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What is the shaft made from?

What is the shaft made from?

Shop for Garden Forks

Assessing the pros and cons of each shaft material Choosing a fork that will cope with demanding work yet is comfortable to use is a priority. Make no exception when assessing the pros and cons of a particular type of shaft.
The choice of material is wood, fibreglass or steel The shaft will be constructed from one of three materials:

1. Wood

2. Fibreglass

3. Steel

As you choose between materials, bear in mind that the weight of the fork should ultimately be the deciding factor for those with smaller frames.

1. Wooden shafts

The hardwood on this model is Ash Wooden shafts are made from a hardwood such as ash or hickory.


  • Lightweight and supple, a wooden shaft will last many years if regularly maintained.
  • It is also easy to replace if it becomes worn or damaged, and can also be sanded and repaired with glue if the damage is minor.
Any missing or loose screws, replace or tighten them up.


  • Wood is not as weatherproof as fibreglass.  It expands and contracts with the weather and is prone to cracking, splitting and rotting if not properly cared for.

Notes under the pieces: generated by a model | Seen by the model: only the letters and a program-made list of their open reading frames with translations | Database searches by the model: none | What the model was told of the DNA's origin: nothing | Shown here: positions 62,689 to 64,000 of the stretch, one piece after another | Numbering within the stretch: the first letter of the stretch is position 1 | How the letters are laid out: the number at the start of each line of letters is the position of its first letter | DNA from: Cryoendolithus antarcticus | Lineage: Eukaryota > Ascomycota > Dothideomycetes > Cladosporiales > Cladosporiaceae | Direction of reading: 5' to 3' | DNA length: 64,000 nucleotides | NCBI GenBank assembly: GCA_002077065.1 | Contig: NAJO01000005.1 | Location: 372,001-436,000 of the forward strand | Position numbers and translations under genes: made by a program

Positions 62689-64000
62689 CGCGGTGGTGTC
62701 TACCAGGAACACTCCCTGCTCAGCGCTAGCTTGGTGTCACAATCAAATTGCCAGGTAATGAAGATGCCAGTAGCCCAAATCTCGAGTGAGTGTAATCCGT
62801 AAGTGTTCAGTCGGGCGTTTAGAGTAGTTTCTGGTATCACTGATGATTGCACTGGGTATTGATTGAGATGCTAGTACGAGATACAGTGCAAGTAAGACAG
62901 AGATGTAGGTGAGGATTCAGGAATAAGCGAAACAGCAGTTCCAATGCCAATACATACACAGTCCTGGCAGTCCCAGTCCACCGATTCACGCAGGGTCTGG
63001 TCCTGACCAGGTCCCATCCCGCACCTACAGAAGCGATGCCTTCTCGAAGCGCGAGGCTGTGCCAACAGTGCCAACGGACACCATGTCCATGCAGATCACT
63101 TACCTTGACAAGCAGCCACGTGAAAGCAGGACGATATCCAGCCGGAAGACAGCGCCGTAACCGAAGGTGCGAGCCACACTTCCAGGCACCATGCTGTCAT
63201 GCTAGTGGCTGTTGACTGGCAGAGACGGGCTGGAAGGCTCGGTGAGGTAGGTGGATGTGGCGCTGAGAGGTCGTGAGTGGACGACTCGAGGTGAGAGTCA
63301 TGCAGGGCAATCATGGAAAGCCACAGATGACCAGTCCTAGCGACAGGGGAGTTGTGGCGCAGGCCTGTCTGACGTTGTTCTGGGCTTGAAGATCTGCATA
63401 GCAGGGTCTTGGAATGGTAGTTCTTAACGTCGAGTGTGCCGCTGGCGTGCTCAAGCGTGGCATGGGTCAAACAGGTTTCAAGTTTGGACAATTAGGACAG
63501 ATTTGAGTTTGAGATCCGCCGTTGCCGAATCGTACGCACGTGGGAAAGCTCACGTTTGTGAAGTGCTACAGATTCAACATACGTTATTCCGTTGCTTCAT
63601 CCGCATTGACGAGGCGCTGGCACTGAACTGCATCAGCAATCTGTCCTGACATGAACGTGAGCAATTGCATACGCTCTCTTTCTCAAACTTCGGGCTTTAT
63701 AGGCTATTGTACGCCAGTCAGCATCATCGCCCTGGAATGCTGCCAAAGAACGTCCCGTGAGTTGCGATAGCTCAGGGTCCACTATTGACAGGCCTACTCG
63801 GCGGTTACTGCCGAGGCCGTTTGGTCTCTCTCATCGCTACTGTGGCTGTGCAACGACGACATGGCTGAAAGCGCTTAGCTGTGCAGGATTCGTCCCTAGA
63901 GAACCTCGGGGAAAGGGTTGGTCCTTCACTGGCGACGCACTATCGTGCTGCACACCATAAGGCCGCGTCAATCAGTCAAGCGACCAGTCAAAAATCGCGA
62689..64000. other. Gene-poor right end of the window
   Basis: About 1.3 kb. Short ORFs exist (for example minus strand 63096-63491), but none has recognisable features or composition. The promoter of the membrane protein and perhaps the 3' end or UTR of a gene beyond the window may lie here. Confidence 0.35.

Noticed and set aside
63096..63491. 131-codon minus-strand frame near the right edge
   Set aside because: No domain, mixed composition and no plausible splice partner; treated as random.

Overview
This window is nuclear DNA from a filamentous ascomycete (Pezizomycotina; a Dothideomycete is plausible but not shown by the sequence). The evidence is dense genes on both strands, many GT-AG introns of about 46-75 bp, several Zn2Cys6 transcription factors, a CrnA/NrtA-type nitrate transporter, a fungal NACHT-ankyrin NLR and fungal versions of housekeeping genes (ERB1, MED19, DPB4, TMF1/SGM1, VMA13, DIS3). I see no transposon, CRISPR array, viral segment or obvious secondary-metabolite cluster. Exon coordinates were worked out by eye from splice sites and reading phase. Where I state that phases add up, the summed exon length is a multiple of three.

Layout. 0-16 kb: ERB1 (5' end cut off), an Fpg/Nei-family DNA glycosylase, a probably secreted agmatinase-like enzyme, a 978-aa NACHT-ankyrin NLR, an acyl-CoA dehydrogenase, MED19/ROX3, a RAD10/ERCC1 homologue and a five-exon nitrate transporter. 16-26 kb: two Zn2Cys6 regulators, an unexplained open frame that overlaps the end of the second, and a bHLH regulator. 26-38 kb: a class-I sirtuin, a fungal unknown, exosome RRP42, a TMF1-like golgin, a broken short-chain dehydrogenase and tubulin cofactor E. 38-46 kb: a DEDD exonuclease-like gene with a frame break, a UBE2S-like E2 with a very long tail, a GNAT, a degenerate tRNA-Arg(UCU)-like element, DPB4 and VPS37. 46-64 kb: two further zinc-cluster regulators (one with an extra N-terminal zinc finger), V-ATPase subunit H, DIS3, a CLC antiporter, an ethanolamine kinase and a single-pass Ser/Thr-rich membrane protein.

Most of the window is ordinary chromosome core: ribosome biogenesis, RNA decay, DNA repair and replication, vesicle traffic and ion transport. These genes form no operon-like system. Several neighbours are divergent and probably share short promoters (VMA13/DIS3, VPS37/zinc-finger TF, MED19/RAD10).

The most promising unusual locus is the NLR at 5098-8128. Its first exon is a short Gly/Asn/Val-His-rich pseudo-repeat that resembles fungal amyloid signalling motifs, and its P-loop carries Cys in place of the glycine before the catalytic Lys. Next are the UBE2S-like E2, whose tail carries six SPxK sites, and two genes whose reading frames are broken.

• The shaft can become loose so keep a check on the screws joining the shaft to the socket.

2. Fibreglass shafts

Fibreglass is strong and weatherproof Fibreglass is a reinforced plastic material composed of glass fibres.


  • Fibreglass is the most durable of all types of handle and requires little or no maintenance.
  • Robust and water resistant, it does not shrink or expand with humidity, rust in damp conditions or break as easily as wood.
  • It also acts as an electrical insulator and is useful for digging around cables.
Weighing scales


  • Fibreglass is heavier than wood, which is ideal if you need the extra power when cutting into roots or hard ground, but where weight is a concern, fibreglass may cause strain.
  • If it does break, a fibreglass shaft is harder to replace than wood and replacement handles are not widely available.
  • Unlike wood, fibreglass does not absorb shock or vibrations.

3. Steel shafts

Steel is the sturdiest of all three material Some forks have shafts composed of rolled (or tubular) steel welded into the steel head.


  • Steel is sturdy and strong. It is designed for industrial applications, heavier usage on professional building sites, or where the weight of the fork is not a problem.
  • A fork with a steel shaft is usually less expensive than a shaft made of fibreglass.
Take care around live cables


  • Steel forks are the heaviest of all forks.
  • Steel conducts electricity and, unless you have an insulated fork, should not be used near live cables nor does it absorb shock like wood.
  • Although a steel fork is designed not to break under rigorous on-site conditions, if it does snap, it is not possible to replace it.

Wonkee Donkee Tools